3 Key Cybersecurity Tactics for 2024

Cybersecurity 2024

According to the 2022 Internet Crime Report by the FBI’s Internet Crime Complaint Center, the potential total loss from cybercrime in the U.S. increased from $6.9 billion in 2021 to more than $10.2 billion a year later. Current projections suggest that the cybercrime problem will only worsen.

In fact, cybersecurity-research firm Cybersecurity Ventures estimates that the annual global cost of cybercrime damage will reach $10.5 trillion by 2025 — a massive jump from $3 trillion in 2015.

The retail industry — which collects a tremendous amount of customer data and facilitates an enormous number of transactions — has long been a popular target for cybercriminals.

“Retailers have had an exceptionally high rate of ransomware attacks relative to all other industries, and the problem got much worse during and after the COVID-19 pandemic,” Katerie Whitman, managing director of tech-analysis and business-consulting firm Strategic Business Insights, told The Food Institute.

The pandemic’s hastening of the retail industry’s digital transformation and retailers’ post-pandemic efforts to link new digital environments and online channels with brick-and-mortar stores have introduced a variety of new cybersecurity risks.

The Risks of Evolving Technology

Generative AI, Whitman said, “is already beginning to allow threat actors to synthesize phishing emails, impersonate voices, and otherwise run social-engineering attacks that could be vastly more effective than anything we have seen in the past.”

As links between digital and physical retail environments continue to form and cybersecurity threats emerge and evolve, retailers must implement cybersecurity best practices to protect themselves, their employees, and their customers.

In an article for Verizon Business, James Hughes — Verizon Business’s retail chief technology officer for Europe, the Middle East, and Africa — provided insights about the retail industry’s unique cybersecurity landscape.

“The challenge for retail, more than most other industries, is people,” Hughes explained. “The human element factors in almost three-quarters (74%) of all breaches.

“The fact that retail contends with labor shortage, high rate of employee turnover, and a workforce that isn’t digitally well-versed can leave retailers vulnerable to phishing and smishing.”

Hughes says that retailers can begin addressing this human element by training their employees to identify and avoid falling prey to phishing schemes and other attacks that rely on social engineering. In addition, Hughes suggests that retailers could use augmented- and virtual-reality technologies in remote video training to overcome the industry’s challenge of bringing seasonal and temporary employees up to speed in cybersecurity best practices.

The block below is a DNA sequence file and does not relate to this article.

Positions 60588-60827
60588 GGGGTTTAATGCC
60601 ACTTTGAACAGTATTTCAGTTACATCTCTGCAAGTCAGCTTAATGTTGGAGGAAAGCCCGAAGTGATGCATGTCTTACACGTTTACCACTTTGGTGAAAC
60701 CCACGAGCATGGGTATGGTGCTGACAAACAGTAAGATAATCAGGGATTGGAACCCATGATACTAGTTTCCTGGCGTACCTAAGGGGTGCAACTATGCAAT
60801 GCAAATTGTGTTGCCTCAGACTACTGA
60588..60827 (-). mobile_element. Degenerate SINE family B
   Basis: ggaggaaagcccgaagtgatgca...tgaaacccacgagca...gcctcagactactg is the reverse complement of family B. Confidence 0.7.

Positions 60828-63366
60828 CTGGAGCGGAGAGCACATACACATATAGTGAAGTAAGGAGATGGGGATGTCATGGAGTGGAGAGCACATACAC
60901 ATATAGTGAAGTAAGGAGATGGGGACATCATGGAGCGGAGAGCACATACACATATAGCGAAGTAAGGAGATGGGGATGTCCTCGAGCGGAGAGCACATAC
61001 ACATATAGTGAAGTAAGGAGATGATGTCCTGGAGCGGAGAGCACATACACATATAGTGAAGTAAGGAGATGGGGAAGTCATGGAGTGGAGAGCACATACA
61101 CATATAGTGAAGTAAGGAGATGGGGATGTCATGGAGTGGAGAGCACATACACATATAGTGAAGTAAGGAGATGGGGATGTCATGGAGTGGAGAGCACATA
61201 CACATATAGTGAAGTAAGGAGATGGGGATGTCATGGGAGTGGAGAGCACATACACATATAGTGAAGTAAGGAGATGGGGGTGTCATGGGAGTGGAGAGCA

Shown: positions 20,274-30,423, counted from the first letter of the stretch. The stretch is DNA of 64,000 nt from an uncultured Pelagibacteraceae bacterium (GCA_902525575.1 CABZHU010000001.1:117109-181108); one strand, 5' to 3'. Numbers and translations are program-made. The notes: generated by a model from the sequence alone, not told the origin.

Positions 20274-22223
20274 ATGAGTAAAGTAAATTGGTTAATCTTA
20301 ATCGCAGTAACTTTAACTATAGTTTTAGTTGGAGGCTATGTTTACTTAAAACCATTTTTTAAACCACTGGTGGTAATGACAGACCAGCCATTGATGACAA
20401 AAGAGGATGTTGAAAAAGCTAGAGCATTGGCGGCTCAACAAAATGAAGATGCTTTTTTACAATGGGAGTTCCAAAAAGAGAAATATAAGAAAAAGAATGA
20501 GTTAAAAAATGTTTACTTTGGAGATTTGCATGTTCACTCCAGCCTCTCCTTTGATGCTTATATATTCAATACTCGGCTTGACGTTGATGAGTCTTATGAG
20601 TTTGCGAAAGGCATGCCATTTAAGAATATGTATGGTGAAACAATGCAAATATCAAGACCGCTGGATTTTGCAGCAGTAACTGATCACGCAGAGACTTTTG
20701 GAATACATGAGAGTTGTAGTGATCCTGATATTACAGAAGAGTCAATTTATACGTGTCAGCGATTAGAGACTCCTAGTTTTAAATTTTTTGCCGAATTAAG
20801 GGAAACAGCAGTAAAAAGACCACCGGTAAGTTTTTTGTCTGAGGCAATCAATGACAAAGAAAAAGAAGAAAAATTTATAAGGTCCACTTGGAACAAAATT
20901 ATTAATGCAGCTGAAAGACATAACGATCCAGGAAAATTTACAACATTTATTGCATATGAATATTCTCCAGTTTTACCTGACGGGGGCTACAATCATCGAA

Key Safety Measures

One way that retailers can address the human element, Hughes says, is to maintain tight control over which employees have access to sensitive information and systems.

“Taking a zero-trust approach to cybersecurity, whereby all users are authenticated, authorized and continuously validated, can also be very effective,” Hughes offered. “This model acknowledges the reality that security threats can come from anywhere, including from unsuspecting users from within an organization.”

In securing themselves against cybercrime, retailers must address not only the human element but also the digital element.

Verizon Business recommends that retailers keep applications, software, and systems current with the latest security patches; implement data-protection measures that safeguard stored company, employee, and customer data and ensure the proper disposal of sensitive data; and use payment-processing systems that are trustworthy and secure.

Pointing to the retail industry’s susceptibility to ransomware attacks, Whitman emphasizes the need for retailers to create and maintain backups of business-critical data — a sometimes-overlooked cybersecurity best practice. She noted:

“Retailers who defeat ransomware attacks by means other than paying the ransom typically do so by restoring from a backup.”

“Nevertheless, an alarmingly high percentage of retailers — about one-third in the most recent survey I saw — were not able to deal with a ransomware attack in this way, because a good backup was not available,” she added.

Hughes ultimately argued that combating increasing payment-data theft in the retail industry requires retailers to maintain compliance with regulations and standards such as the Payment Card Industry Data Security Standard, version 4.0 of which the Payment Card Industry Security Standards Council plans to enact in early 2024.

“As hackers become more sophisticated, adhering to the latest global technical and operational standards will be instrumental in helping to protect account data moving forward,” Hughes said.